Amazon Launches Private Line For Prime Members
Amazon continues tweaking the value proposition for its Prime members.
When the service began, it cost $79 a year for subscribers to receive free, two-day shipping on millions of Amazon items. As digital delivery made free shipping less relevant for some customers, the online retailer added free video and streaming music services to Prime, which now costs $99.
Now, the company has transformed Prime a step further by launching Amazon Elements -- a line of "everyday essentials" available only to Prime members. Starting small with just diapers and baby wipes announced, Elements is a warning shot to Amazon's vendors who face increasing competition from the retailer itself.
Amazon is marketing Elements items as high-end goods and allows buyers to track each item's specific ingredients and its origins, date and place of manufacture, date of delivery, and its "best by" date -- all through Amazon's mobile shopping app. This offering generated directly from consumer feedback. "The two things customers told us they want are premium products that meet their high standards, and access to information so they can make informed decisions, Amazon Elements offers both," Amazon.com Consumables Vice President Sunny Jain said via press release.
Amazon is offering a full line of diapers for Prime members under the Elements brand. Source: Amazon
How do the costs compare?
This is not Amazon's first foray into selling products under its own label. The company also offers Amazon Basics, a line of cables and technology accessories, that are well-made, decently priced (generally cheaper than official Apple cables), and more reliable than some third-party, low-price cables.
But unlike the Amazon Basics line, which is available to all Amazon customers, Elements products are strictly reserved for Prime members. Despite this exclusivity, the retailer's prices stack up well with name brand diapers offered on the site. (Amazon also offers discounts for monthly subscriptions, but for the purpose of comparison, we'll use a monthly one-time purchase.)
As you can see above, Amazon has created a competitive offering that it's billing as a premium product. By marketing to a user base with consumer loyalty and cutting out a middleman (in this case, the retailer), Amazon can pad its profit margins, offer extra value to its best customers, and perhaps even force vendors to lower prices.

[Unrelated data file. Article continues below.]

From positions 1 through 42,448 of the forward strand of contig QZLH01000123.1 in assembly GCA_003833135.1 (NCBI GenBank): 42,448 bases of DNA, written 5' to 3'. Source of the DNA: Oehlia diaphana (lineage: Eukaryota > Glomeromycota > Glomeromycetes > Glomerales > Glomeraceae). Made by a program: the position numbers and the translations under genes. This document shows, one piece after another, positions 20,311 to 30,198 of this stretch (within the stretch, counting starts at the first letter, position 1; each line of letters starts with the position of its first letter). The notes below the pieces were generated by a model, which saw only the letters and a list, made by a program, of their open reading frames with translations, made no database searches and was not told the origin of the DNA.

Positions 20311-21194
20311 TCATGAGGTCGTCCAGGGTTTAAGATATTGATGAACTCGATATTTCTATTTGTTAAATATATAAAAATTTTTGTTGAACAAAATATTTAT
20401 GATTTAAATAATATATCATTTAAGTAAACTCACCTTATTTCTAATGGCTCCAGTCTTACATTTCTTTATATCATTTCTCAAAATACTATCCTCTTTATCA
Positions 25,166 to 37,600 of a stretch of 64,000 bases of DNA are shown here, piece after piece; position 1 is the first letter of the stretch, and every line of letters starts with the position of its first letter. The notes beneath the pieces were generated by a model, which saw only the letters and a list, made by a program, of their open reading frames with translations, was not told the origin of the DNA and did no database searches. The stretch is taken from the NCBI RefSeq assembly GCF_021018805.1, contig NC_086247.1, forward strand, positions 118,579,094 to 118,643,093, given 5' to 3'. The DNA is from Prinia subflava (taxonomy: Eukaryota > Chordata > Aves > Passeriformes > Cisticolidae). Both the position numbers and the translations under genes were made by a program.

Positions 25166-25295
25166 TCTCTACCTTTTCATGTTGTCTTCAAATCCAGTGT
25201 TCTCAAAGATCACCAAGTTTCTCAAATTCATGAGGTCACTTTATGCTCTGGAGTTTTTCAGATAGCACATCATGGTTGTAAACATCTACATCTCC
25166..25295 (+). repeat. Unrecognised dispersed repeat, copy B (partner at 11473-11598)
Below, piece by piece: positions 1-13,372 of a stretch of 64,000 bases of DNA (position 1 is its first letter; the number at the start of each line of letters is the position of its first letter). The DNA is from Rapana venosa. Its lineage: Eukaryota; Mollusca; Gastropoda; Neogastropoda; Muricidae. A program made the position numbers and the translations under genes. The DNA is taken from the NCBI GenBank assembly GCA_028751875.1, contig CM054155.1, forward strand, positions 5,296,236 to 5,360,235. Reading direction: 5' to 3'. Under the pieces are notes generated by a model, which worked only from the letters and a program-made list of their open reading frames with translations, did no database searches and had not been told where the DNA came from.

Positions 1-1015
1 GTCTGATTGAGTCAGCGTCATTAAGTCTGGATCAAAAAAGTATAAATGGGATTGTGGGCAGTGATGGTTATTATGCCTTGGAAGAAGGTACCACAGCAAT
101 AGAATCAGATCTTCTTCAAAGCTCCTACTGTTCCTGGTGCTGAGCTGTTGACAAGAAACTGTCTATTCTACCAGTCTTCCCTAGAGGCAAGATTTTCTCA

So why stick with Prime members?
Prime subscribers spend almost $538 a year versus the $320 per year spent by non-subscribers, according to a June 2014 study conducted by RBC, which surveyed over 2,000 Amazon.com shoppers. The chart below shows that those who spend less than $50 per 90 days with the online retailer are less likely to be Prime members, but those who spend over $50 in the same time frame are more likely to pay for the Prime subscription. Amazon Elements could provide the extra incentive that leads more customers to Prime.
Amazon may just be getting started
Amazon will likely expand its Elements product line to bolster Prime's customer retention if diapers and wipes sales perform well. Of course, the quality of these items and concerns over brand loyalty could impact success. But by launching Elements, Amazon is opening up a new area of business and incentivizing Prime members not just to stay, but also to spend more.
For subscribers who use Prime for free shipping, it's easy to calculate if renewing a subscription is worth it. But for subscribers who watch videos, listen to music, and buy some Prime exclusive items every month at a competitive price, the $99 annual subscription seems increasingly appealing.
The article Amazon Launches Private Line For Prime Members originally appeared on Fool.com.
Daniel Kline owns shares of Apple. The Motley Fool recommends Amazon.com and Apple. The Motley Fool owns shares of Amazon.com and Apple. Try any of our Foolish newsletter services free for 30 days. We Fools may not all hold the same opinions, but we all believe that considering a diverse range of insights makes us better investors. The Motley Fool has a disclosure policy.
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